Emile, a white bear, is chosen by the village’s “night creatures” as the new moon keeper.
He gathers potential tools for the job: a net, a feather duster, a jar of fireflies, and more. He climbs a 93-step ladder into a sycamore tree, introducing himself to the full, luminous moon. Emile performs simple duties, blowing away clouds and shooing fruit bats that fly too close. “There isn’t a lot to do, but Emile finds the moon nice to talk to in the stillness of the night.” Gradually, Emile notices that the moon’s getting smaller. Alarmed, he consults a neighbor and cousin, who confirm his impressions. What to do? He offers food, then releases fireflies to share a riddle. “Emile giggles at the joke and sees that the moon is smiling, too.” With the moon thread-thin, a big green bird appears, reassuring Emile: “Things come and go—you’ll see.” (Sharp kids might observe the bird flying a circuit round the moon, disappearing behind, then emerging from, the orb’s shadowed surface.) Through the moonless night, Emile repeats the bird’s words until he falls asleep, awakening to a “new smile” that waxes to fill the sky again. Talented illustrator Zosienka’s pictures, made with colored pencil and opaque paints, employ inky blue-blacks and warm whites to depict bear, moon, and the night sky.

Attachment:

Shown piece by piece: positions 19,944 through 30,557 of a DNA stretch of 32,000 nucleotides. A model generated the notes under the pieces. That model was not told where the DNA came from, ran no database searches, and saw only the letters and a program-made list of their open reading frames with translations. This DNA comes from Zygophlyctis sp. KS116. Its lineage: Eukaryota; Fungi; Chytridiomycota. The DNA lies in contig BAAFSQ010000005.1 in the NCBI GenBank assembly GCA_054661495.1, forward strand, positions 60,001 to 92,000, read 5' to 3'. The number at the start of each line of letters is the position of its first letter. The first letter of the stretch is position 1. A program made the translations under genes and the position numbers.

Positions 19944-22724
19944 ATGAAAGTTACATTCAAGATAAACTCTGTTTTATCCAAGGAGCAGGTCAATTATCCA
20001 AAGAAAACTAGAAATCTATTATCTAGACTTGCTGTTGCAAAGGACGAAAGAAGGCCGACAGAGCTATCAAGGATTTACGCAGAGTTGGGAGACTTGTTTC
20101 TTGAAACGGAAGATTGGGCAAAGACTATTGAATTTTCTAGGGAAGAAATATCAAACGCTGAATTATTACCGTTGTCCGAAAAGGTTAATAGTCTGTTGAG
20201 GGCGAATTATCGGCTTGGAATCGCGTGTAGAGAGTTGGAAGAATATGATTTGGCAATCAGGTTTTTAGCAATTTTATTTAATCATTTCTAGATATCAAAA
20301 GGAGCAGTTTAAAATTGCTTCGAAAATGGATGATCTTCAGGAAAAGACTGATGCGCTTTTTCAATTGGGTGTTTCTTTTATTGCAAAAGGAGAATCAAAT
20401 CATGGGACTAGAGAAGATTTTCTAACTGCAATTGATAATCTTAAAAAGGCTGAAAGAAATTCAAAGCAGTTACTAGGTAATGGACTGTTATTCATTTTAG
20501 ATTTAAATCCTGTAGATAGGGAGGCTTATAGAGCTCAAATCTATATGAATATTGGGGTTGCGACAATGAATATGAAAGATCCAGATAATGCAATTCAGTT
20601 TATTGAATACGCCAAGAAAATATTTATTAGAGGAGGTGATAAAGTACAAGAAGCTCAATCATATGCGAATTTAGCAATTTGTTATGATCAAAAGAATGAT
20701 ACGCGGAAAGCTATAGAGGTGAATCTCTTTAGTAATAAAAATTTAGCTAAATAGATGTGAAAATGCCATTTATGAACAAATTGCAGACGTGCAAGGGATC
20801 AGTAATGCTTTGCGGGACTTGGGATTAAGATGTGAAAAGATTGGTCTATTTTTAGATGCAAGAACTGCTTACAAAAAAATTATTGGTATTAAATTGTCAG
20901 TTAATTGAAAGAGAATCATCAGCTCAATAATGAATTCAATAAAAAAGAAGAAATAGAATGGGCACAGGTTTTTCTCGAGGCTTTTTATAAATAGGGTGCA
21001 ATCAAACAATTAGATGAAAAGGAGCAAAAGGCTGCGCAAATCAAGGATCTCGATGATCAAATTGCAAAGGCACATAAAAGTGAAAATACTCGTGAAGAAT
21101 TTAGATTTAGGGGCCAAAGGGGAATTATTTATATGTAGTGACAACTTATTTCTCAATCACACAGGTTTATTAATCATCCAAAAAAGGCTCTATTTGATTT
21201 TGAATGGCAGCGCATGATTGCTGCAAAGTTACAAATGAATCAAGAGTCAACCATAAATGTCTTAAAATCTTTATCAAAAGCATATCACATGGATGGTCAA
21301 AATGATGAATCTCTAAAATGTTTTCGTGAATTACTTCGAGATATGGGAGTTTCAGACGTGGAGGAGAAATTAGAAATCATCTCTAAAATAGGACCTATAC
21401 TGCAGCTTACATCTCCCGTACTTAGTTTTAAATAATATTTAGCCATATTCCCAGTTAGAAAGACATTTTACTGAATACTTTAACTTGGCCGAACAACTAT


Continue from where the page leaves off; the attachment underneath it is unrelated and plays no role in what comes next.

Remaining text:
A charming addition to titles exploring the phenomenon of the moon’s phases. (Picture book. 4-7)